Individuals with large taxable estates often own assets that rapidly appreciate in value. To save estate taxes, these appreciating assets must be eliminated from the gross taxable estate. Often these assets offer benefits like the ability to live in your home or generate considerable income that the owner cannot or does not want to relinquish. Also, the gift tax consequences of simply giving these assets away may be prohibitive.

The solution to this problem is to convey such appreciating assets to an irrevocable trust that contains special instructions. Those instructions state that at your death the trust’s assets will belong to your designated beneficiaries; therefore the assets will not be a part of your taxable estate when you die. Just as important, the instructions also state that you reserve the right for a specified number of years to still use and benefit from the property transferred to the trust. An advanced estate plan that includes an irrevocable trust can empower you to personally benefit from your property while still removing it from your taxable estate. Additionally, the asset transferred to the trust might be entitled to a valuation discount.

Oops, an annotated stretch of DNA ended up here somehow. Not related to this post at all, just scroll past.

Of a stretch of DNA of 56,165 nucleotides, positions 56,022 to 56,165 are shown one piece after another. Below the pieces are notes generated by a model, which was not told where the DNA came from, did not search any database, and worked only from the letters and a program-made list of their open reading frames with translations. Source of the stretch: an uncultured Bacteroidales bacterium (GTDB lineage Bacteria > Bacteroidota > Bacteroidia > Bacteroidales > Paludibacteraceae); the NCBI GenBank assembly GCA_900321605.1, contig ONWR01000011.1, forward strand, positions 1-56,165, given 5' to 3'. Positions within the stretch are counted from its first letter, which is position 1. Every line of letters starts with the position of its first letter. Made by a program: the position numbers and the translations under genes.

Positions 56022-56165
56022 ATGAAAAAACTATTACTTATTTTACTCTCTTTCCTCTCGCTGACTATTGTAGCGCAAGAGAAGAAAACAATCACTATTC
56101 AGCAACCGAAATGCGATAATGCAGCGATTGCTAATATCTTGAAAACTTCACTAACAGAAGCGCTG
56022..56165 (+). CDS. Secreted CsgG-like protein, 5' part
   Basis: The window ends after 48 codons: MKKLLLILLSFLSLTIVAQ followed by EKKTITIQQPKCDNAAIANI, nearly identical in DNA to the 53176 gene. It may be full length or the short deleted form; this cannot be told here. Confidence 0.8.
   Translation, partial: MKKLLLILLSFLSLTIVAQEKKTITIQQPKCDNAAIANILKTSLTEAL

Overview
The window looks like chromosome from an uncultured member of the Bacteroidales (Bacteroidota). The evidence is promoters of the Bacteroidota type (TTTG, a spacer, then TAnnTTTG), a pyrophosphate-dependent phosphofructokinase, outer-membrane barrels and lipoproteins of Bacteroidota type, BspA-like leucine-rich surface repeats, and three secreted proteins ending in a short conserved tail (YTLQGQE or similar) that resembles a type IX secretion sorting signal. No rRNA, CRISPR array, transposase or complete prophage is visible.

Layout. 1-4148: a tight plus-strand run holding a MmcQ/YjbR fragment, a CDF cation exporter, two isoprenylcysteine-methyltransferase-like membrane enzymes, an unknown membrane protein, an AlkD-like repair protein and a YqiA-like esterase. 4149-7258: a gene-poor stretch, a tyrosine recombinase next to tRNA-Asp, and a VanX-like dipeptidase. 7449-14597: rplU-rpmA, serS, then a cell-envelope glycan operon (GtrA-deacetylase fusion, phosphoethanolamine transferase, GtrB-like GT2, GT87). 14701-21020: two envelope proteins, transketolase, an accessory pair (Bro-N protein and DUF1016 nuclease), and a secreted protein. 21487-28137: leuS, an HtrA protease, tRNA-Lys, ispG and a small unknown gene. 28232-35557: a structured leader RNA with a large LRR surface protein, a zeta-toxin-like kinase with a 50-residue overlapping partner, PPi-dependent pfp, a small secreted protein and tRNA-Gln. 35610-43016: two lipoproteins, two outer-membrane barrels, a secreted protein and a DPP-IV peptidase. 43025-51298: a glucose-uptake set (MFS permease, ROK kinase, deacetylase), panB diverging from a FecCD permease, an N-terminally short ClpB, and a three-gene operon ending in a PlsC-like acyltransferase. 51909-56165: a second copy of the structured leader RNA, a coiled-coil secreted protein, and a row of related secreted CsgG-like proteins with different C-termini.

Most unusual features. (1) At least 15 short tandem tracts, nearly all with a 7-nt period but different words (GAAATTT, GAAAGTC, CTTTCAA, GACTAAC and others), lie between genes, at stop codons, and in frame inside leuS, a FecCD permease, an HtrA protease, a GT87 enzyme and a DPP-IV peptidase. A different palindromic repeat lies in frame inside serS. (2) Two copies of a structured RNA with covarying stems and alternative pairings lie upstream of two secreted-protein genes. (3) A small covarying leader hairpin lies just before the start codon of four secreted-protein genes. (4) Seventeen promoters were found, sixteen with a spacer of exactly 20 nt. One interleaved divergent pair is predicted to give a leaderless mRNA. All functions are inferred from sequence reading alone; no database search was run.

One benefit of advanced planning with irrevocable trusts is that the property transferred to the trust is often entitled to a valuation discount for gift tax purposes. This valuation discount is given because the beneficiaries of the trust will not receive its benefits for many years; thus the assets transferred to the trust are significantly less valuable to the beneficiaries than if the beneficiaries received them immediately.

The value of the assets transferred to the trust (for gift tax purposes) is therefore something less than their present fair market value. The end result of such valuation discounts is that more property can be transferred to the irrevocable trust without exceeding the amount you can transfer free of gift taxes each year.

The calculated value of the discount when assets are transferred to an irrevocable trust is based on several factors. These include how much income or other benefit the Trustmaker will personally receive from the trust, how long the Trustmaker will benefit from the trust’s property, and the current interest rates. The more the Trustmaker personally benefits from the trust, the less value it has to the ultimate beneficiaries and therefore the less its value for gift tax purposes.

There are many creative ways for you to benefit from the assets transferred to an irrevocable trust. One such way to benefit is to reserve for yourself the right to continue living in your home even after it is transferred to the trust. These types of irrevocable trusts are known as Qualified Personal Residence Trusts (QPRTs).